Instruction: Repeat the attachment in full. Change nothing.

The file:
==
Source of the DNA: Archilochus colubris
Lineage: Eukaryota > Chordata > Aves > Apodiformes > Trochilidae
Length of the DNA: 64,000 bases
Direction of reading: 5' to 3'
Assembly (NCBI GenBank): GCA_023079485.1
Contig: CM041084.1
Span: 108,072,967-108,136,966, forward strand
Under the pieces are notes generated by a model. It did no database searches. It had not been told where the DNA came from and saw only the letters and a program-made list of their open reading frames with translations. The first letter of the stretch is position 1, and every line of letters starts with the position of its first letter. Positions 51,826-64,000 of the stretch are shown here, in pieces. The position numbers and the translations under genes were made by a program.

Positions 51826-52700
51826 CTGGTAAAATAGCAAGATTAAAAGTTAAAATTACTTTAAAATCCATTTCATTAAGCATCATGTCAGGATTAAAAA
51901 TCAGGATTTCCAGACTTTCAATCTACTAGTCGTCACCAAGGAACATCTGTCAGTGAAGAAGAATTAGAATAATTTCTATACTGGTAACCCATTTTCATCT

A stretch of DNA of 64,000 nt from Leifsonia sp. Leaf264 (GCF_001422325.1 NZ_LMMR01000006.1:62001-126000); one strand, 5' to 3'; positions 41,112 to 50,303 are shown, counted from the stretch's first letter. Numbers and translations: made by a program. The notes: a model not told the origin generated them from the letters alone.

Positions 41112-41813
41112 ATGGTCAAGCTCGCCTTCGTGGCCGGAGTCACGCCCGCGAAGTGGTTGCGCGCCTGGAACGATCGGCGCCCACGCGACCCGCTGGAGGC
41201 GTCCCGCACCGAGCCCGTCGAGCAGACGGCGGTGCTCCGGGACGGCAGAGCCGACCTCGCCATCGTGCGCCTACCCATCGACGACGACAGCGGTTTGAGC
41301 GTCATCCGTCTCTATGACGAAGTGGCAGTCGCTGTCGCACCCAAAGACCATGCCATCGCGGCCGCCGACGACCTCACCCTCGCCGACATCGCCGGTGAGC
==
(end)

Source of the DNA: Archilochus colubris
Lineage: Eukaryota > Chordata > Aves > Apodiformes > Trochilidae
Length of the DNA: 64,000 bases
Direction of reading: 5' to 3'
Assembly (NCBI GenBank): GCA_023079485.1
Contig: CM041084.1
Span: 108,072,967-108,136,966, forward strand
Under the pieces are notes generated by a model. It did no database searches. It had not been told where the DNA came from and saw only the letters and a program-made list of their open reading frames with translations. The first letter of the stretch is position 1, and every line of letters starts with the position of its first letter. Positions 51,826-64,000 of the stretch are shown here, in pieces. The position numbers and the translations under genes were made by a program.

Positions 51826-52700
51826 CTGGTAAAATAGCAAGATTAAAAGTTAAAATTACTTTAAAATCCATTTCATTAAGCATCATGTCAGGATTAAAAA
51901 TCAGGATTTCCAGACTTTCAATCTACTAGTCGTCACCAAGGAACATCTGTCAGTGAAGAAGAATTAGAATAATTTCTATACTGGTAACCCATTTTCATCT

A stretch of DNA of 64,000 nt from Leifsonia sp. Leaf264 (GCF_001422325.1 NZ_LMMR01000006.1:62001-126000); one strand, 5' to 3'; positions 41,112 to 50,303 are shown, counted from the stretch's first letter. Numbers and translations: made by a program. The notes: a model not told the origin generated them from the letters alone.

Positions 41112-41813
41112 ATGGTCAAGCTCGCCTTCGTGGCCGGAGTCACGCCCGCGAAGTGGTTGCGCGCCTGGAACGATCGGCGCCCACGCGACCCGCTGGAGGC
41201 GTCCCGCACCGAGCCCGTCGAGCAGACGGCGGTGCTCCGGGACGGCAGAGCCGACCTCGCCATCGTGCGCCTACCCATCGACGACGACAGCGGTTTGAGC
41301 GTCATCCGTCTCTATGACGAAGTGGCAGTCGCTGTCGCACCCAAAGACCATGCCATCGCGGCCGCCGACGACCTCACCCTCGCCGACATCGCCGGTGAGC